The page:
Popular anger at both government and political elites in general is widespread. It has found expression in several riots since January 2015, all repressed by security forces. A deepening social and economic crisis, affecting a population already suffering from endemic poverty, further aggravates unrest. But with civil society crushed by government crackdowns and the opposition in disarray, discontent is disorganised, without clear leadership or representation.

Local conflicts and inter-communal bloodshed are also on the rise. These include the violence in the Kasai, where reports have emerged of the Congolese government backing armed groups and a UN Human Rights Council resolution expressed concern over reports of

a wave of violence, serious and gross human rights violations and abuses, and violations of international humanitarian law...perpetrated by all, including those involving recruitment and use of child soldiers, sexual and gender-based violence, destruction of houses, schools, places of worship, and State infrastructure by local militias, as well as of mass graves.

Armed group activity in the Kivus and Ituri has also flared up. These conflicts affect not only local and national dynamics. Through refugee flows, the presence of foreign militias and trans-border community ties, they also risk renewed regional intervention.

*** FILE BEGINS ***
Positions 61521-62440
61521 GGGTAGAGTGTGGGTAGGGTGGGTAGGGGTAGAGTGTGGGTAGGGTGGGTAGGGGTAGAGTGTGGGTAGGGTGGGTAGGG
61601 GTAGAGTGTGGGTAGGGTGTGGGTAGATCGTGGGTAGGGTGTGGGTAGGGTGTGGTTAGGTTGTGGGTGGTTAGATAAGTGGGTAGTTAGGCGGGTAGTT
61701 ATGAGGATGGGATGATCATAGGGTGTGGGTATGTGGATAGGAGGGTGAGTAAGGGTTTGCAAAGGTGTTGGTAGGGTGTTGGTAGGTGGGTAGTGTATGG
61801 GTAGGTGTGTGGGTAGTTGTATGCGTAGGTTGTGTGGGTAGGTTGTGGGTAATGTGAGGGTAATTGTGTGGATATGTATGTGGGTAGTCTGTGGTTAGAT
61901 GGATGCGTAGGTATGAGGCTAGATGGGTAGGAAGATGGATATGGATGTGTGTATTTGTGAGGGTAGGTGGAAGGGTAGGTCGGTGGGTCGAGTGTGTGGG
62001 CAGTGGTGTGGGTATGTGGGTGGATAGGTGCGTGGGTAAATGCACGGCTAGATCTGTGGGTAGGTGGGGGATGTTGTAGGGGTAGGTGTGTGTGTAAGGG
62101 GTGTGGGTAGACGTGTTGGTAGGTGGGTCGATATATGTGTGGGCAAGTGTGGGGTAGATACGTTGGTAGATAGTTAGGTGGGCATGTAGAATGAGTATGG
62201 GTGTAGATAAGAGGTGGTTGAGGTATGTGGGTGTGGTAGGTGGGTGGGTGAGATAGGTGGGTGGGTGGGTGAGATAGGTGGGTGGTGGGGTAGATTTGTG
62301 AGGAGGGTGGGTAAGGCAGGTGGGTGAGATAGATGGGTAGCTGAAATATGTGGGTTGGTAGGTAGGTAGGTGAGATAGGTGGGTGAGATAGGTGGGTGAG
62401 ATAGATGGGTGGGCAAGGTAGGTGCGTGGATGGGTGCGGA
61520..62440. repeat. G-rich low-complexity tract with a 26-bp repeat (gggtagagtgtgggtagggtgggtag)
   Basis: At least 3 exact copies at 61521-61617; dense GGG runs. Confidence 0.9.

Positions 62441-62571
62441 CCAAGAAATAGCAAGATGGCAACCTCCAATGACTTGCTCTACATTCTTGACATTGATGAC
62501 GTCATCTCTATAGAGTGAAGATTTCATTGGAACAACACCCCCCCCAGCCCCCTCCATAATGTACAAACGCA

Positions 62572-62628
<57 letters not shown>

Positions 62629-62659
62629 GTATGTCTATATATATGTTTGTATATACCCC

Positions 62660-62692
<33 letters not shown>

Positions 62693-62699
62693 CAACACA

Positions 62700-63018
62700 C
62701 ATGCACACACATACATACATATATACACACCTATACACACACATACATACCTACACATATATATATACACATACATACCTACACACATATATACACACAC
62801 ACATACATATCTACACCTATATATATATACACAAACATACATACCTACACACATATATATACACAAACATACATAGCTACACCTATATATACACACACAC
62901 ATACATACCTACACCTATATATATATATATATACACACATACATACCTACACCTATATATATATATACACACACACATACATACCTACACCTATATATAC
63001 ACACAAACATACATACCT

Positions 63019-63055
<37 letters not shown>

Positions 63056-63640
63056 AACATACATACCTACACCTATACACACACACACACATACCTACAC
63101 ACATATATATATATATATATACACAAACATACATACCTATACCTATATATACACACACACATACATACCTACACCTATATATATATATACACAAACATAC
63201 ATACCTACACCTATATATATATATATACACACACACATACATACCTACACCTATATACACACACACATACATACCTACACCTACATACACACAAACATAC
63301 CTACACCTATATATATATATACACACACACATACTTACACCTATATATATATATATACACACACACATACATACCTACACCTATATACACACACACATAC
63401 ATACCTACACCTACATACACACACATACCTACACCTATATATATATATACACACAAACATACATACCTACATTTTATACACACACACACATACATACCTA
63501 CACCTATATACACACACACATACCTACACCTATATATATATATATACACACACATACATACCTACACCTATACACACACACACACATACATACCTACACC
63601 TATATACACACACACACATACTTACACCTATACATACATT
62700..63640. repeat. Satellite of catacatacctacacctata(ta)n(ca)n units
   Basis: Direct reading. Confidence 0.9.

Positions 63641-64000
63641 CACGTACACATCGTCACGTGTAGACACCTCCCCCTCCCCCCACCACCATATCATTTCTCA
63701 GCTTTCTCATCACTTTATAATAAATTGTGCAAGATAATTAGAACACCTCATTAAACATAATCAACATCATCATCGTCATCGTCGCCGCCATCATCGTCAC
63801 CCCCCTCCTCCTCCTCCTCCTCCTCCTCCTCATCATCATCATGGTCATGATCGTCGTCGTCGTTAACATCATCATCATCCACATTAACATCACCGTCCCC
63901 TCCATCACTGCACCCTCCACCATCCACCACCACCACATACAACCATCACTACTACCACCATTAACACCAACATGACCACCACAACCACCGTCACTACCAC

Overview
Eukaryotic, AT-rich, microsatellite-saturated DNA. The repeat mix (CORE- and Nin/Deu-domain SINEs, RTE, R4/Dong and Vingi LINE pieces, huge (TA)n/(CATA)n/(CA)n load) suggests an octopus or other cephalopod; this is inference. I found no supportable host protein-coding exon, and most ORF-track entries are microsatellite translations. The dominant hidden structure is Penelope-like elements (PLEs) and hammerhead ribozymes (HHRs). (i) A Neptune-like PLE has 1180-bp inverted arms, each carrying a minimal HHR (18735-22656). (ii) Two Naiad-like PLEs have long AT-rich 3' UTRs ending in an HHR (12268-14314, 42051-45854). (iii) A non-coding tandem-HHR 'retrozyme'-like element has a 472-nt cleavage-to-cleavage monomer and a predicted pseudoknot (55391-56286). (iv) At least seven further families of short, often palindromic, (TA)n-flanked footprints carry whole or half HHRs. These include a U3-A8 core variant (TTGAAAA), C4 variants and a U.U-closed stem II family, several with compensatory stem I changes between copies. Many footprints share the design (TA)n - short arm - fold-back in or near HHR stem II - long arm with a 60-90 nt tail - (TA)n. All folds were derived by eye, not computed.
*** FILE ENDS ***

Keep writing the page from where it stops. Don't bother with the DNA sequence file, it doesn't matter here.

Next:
The current forum for regional and international engagement in the DRC is the Peace Security and Cooperation Framework (PSCF). Established in 2013, it was the result mostly of mobilisation within the South African Development Community (SADC), supported by Western powers, to fight the M23, an armed group plaguing parts of eastern DRC, and halt the associated meddling from the M23’s main sponsor, Rwanda. The new political framework was accompanied by a military component, the Force Intervention Brigade (FIB), integrated into MONUSCO’s command but with SADC members providing the troops, and with a more assertive posture against armed groups in the east.

The PSCF has since ossified, however, and been overtaken by the now national-level crisis. After fighting the M23, the FIB has shown none of the same determination against other armed groups. Even the limited consensus between Western and SADC powers has collapsed. The DRC’s relations with its main donors have frosted over, with Western powers, in particular the EU and the U.S., attempting to increase pressure on Kinshasa, notably through sanctions on individuals seen as responsible for violent repression of protests and the clashes in the Kasai. The UN High Commissioner for Human Rights also has been critical, calling for an international investigation of alleged government support for Kasai militias. Kinshasa’s diplomacy on the continent has, however, won it public support from some African leaders. This backing is far from unanimous: some African leaders, including within SADC and the Great Lakes region, recognise that the president’s determination to stay in power lies at the core of the crisis and are more critical behind closed doors. But generally supportive public statements diminish pressure on President Kabila to compromise.